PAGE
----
This observational research studied cancer patients' use of legal cannabis edible products to manage their pain, cognition, and quality of life. It was published in the journal Exploration of Medicine in April 2023.
Observational research essentially means that patients and their practitioners self-report on the effectiveness of their treatment, however several non-subjective measures were used. The patients participated in the following:
- a baseline appointment
- a two-week ad libitum [as necessary] cannabis use period
- an acute administration appointment that included assessments before cannabis use, one-hour post-use, and two-hour post-use.
- Participants completed self-report questionnaires related to the primary outcomes and the Stroop task as a measure of objective cognitive function.
The Stroop test measures cognition by comparing reaction times to conflicting words and colors with those of non-conflicting words and colors (ex: the word GREEN is printed in red text versus being printed in green text).
It was a small study with 25 cancer patients with any type of solid tumor cancer. The average age was about 54 and 44% were in stage 4 cancer. 48% were receiving chemotherapy treatment, 16% immunotherapy, and 44% were in observation only. Patients ONLY used edible products. About 56% used edibles in the form of candy, usually gummies or chocolate.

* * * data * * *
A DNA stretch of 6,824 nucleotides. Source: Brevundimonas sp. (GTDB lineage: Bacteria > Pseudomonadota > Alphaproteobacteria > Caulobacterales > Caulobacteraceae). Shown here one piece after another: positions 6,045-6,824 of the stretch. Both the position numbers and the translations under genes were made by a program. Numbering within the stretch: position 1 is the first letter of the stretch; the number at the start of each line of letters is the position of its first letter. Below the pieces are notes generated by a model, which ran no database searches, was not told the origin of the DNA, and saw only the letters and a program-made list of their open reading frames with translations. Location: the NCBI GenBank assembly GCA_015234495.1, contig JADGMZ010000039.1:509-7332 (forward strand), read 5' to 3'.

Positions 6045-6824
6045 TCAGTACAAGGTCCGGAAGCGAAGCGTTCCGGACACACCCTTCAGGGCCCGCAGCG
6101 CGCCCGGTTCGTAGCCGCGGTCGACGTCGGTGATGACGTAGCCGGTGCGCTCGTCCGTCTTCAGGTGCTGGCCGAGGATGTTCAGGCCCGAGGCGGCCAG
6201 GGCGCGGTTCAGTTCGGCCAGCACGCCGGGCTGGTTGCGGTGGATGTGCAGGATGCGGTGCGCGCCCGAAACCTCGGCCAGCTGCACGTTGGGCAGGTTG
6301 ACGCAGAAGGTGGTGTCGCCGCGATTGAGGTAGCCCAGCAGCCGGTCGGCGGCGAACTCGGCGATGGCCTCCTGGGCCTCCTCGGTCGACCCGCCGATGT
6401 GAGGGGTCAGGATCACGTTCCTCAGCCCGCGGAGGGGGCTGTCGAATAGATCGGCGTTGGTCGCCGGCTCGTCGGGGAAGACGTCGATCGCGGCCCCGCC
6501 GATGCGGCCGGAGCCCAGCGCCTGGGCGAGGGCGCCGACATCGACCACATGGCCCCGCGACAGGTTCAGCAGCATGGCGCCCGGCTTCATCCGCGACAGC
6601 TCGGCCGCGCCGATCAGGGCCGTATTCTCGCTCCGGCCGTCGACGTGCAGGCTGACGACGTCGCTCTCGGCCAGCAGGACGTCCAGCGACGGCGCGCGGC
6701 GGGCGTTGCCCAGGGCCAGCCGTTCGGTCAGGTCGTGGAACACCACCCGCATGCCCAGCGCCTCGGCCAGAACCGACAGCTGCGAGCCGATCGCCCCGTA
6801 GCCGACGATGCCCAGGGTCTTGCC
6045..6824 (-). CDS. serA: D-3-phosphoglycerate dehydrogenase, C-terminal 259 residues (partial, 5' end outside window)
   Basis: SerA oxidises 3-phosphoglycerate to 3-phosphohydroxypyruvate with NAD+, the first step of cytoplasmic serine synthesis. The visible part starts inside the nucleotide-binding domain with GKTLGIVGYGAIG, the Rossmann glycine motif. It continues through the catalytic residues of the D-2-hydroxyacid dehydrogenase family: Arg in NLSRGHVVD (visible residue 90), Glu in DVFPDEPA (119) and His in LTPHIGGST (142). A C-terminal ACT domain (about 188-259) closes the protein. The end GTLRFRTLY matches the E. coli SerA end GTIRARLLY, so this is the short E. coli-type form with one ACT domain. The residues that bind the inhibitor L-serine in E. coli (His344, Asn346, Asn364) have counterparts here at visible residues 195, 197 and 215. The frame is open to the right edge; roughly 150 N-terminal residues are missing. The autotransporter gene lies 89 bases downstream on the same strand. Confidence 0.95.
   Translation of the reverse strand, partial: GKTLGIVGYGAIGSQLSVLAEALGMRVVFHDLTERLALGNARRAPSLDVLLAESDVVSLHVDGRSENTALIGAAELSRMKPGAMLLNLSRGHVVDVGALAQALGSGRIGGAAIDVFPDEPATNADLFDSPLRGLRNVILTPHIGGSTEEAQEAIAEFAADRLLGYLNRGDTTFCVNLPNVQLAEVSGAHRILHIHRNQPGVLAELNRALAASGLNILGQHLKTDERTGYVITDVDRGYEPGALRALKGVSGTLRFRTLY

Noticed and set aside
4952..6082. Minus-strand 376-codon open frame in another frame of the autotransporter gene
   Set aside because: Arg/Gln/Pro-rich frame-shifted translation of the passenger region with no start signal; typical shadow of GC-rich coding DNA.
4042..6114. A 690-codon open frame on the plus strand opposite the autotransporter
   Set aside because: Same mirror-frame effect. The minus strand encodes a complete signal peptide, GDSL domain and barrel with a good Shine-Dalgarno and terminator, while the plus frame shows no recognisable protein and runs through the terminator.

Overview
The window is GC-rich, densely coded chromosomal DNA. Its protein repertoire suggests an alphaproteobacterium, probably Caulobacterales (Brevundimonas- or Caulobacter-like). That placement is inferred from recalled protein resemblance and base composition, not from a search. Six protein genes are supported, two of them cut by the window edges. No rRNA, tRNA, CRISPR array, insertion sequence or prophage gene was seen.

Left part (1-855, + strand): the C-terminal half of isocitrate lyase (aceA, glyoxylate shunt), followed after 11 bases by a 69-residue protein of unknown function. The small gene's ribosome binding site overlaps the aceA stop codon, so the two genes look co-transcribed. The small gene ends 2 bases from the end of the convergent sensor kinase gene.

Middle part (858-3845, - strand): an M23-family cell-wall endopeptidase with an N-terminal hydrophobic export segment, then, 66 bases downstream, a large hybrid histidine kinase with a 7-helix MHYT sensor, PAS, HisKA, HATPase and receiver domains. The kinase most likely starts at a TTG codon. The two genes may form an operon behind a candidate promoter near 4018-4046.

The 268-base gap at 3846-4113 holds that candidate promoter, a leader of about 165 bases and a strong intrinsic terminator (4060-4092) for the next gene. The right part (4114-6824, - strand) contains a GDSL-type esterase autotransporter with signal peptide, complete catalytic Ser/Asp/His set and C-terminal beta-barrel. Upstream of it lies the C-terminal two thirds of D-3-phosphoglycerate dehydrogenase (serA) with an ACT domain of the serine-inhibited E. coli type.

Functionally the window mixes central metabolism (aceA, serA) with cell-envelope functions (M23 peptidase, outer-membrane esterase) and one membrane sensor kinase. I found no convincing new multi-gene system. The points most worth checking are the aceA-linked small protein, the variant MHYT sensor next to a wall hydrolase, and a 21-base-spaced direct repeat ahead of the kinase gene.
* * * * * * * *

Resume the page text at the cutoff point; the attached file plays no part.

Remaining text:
The average daily dose during the ad libitum period was 8.3mg THC and 11.6mg CBD but the range of doses was large: 0 to 80mg THC and 0 to 259mg CBD per day.
At the acute administration appointment, the doses also varied considerably: 0 to 60mg THC and 0 to 83mg CBD. However, most of the patients used 20mg or less of THC and 20mg or less of CBD. The following chart shows the different doses:
Patients using all products reported improvements, however those patients who used high CBD products reported greater improvements in pain intensity and sleep quality over time.
The authors' conclusions:
Sustained cannabis use was associated with improvements in pain intensity, pain interference, sleep quality, subjective cognitive function, and reaction times in the Stroop task, but no change in general quality of life was observed.
It is particularly of note that high CBD, not THC, use during this two-week period was associated with steeper improvements in pain intensity and sleep quality.
The full text article is here at ExplorationPub.com.